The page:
Q&A with Andrew Friedland
Earlier this week, Stanford University announced that it would divest its endowment from coal companies, becoming the most prominent university to make the decision so far. Divest Dartmouth began a pushing the College to stop investing in all fossil fuel companies last year. This week, The Dartmouth discussed divestment with environmental studies professor Andrew Friedland.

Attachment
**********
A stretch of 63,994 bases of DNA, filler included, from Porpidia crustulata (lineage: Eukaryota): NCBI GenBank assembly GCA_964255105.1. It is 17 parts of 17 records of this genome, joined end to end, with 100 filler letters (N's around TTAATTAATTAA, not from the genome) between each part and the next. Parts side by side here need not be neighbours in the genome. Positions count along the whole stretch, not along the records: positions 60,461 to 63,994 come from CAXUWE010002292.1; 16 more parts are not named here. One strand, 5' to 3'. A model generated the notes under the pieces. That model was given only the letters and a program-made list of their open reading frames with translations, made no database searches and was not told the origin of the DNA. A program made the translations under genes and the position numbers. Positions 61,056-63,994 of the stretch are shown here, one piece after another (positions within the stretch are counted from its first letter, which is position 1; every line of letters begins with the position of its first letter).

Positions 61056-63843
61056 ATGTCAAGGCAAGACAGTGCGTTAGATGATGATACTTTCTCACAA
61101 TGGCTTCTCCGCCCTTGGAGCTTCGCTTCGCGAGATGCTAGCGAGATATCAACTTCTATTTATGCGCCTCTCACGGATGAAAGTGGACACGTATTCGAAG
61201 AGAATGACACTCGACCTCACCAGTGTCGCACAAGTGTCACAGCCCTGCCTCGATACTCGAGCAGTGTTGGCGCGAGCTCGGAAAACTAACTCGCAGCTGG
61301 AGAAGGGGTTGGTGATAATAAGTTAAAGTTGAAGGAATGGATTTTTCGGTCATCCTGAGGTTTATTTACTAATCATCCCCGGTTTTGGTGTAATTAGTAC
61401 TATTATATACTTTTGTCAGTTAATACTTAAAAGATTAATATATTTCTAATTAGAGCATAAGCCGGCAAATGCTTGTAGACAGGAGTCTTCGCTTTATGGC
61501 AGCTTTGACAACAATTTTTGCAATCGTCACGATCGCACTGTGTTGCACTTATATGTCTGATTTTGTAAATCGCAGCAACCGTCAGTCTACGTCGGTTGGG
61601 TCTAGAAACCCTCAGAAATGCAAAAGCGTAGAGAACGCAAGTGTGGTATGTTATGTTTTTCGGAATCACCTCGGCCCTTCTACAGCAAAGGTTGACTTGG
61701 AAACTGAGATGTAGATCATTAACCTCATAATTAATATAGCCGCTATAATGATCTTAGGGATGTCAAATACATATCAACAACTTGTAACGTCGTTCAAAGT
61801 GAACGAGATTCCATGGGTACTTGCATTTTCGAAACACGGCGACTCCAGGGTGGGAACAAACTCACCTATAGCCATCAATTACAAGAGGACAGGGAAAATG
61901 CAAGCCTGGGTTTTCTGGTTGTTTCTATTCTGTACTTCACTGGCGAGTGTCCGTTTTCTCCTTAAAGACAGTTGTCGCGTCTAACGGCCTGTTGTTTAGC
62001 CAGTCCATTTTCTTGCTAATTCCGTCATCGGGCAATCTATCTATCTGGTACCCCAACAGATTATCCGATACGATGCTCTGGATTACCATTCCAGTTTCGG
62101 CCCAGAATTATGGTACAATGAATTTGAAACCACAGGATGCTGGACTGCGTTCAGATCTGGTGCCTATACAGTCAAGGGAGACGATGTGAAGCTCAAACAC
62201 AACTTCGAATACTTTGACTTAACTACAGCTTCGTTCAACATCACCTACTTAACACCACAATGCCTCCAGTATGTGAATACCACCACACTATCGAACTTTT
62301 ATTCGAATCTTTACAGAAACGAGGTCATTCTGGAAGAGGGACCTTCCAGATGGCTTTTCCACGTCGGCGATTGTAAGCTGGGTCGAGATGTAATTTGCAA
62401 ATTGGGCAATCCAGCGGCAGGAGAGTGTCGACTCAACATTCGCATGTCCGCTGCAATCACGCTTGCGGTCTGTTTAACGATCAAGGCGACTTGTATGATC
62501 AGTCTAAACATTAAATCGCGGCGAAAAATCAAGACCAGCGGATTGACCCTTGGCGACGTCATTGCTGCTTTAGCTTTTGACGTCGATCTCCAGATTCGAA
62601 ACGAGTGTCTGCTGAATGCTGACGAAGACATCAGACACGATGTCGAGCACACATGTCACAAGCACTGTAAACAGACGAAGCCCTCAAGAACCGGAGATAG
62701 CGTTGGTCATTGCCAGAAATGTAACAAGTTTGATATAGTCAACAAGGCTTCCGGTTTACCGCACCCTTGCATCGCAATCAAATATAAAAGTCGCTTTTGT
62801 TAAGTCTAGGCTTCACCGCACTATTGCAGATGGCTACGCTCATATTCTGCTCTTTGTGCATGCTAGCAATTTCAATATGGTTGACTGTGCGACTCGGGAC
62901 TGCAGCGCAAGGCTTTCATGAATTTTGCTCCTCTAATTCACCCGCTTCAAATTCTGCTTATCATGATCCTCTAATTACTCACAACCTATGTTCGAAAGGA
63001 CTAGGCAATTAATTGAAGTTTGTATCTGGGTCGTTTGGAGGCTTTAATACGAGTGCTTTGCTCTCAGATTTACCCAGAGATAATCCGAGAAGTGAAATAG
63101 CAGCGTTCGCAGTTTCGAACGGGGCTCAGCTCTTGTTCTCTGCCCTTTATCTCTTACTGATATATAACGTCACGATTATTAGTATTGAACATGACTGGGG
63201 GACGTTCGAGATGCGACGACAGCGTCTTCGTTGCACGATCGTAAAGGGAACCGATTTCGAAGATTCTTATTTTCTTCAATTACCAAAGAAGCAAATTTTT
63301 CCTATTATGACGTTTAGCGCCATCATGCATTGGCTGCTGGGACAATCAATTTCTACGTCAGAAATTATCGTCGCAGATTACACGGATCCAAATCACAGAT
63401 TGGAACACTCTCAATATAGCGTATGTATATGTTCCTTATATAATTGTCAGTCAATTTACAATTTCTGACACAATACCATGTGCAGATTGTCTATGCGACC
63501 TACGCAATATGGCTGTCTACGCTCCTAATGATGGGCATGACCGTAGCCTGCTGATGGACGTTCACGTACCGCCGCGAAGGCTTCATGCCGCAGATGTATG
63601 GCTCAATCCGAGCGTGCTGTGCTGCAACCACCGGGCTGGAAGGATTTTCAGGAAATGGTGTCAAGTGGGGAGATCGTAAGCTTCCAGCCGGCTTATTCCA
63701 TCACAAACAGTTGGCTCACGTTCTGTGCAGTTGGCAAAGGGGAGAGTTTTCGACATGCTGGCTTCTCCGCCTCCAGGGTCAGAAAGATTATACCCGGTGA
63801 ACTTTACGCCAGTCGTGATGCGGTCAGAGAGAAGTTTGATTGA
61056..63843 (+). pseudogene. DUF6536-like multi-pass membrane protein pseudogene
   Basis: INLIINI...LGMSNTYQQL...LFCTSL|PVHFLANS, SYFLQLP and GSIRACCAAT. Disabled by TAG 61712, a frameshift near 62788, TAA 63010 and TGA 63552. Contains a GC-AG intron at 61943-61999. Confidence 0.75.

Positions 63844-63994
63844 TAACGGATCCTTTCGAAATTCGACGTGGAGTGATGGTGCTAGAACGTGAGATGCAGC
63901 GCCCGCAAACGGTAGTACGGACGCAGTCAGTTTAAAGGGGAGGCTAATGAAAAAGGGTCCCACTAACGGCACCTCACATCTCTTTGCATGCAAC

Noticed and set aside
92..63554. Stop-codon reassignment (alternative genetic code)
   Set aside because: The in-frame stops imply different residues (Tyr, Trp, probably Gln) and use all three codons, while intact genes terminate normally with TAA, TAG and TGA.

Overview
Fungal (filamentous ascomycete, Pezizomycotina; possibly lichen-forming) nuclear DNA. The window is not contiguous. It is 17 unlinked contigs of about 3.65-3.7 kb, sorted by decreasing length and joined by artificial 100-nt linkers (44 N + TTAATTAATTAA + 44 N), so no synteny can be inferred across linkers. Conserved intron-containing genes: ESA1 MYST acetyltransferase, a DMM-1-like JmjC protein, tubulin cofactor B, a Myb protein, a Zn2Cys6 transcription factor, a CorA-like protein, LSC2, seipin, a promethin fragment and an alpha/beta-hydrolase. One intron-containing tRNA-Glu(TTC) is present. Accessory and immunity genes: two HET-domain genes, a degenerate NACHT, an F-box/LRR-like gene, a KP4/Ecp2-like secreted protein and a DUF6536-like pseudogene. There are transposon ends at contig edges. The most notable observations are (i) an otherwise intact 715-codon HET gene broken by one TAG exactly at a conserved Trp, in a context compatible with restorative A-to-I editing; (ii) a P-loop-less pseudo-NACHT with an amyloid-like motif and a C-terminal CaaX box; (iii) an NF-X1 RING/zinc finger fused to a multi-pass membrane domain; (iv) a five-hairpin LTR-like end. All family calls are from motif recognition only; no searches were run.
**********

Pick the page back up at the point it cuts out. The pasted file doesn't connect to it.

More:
How does divestment from fossil fuels affect a university, both financially and symbolically? I’m not the best person to answer from the financial perspective, but I think the basic answer would be that it limits Dartmouth’s choices for investments if you’re closing out one group, fossil fuel companies, companies that sell or transport or mine or extract fossil fuels. It makes an excellent symbol for a university or a campus to say we feel so strongly about this issue that we’ve chosen to sell all of the stocks or mutual funds or companies that are doing that kind of business. How will Stanford’s decision to divest from coal affect Dartmouth and other universities across the country? Stanford is a leader in higher education, so a lot of institutions will look very closely at what Stanford did and I suppose it could encourage or give courage to other institutions to do the same thing. But they chose to divest from coal companies, which in a way, is the easiest because of all the fossil fuels, coal is the nastiest. What is the role of student-led divestment movements? They’re speaking to the faculty, they’re speaking to their colleagues, they’re speaking to administrators and they’re asking really good questions. Divest Dartmouth and organizations like it at other institutions of higher learning are performing a wonderful role in asking questions and engaging debate. This interview has been edited and condensed.
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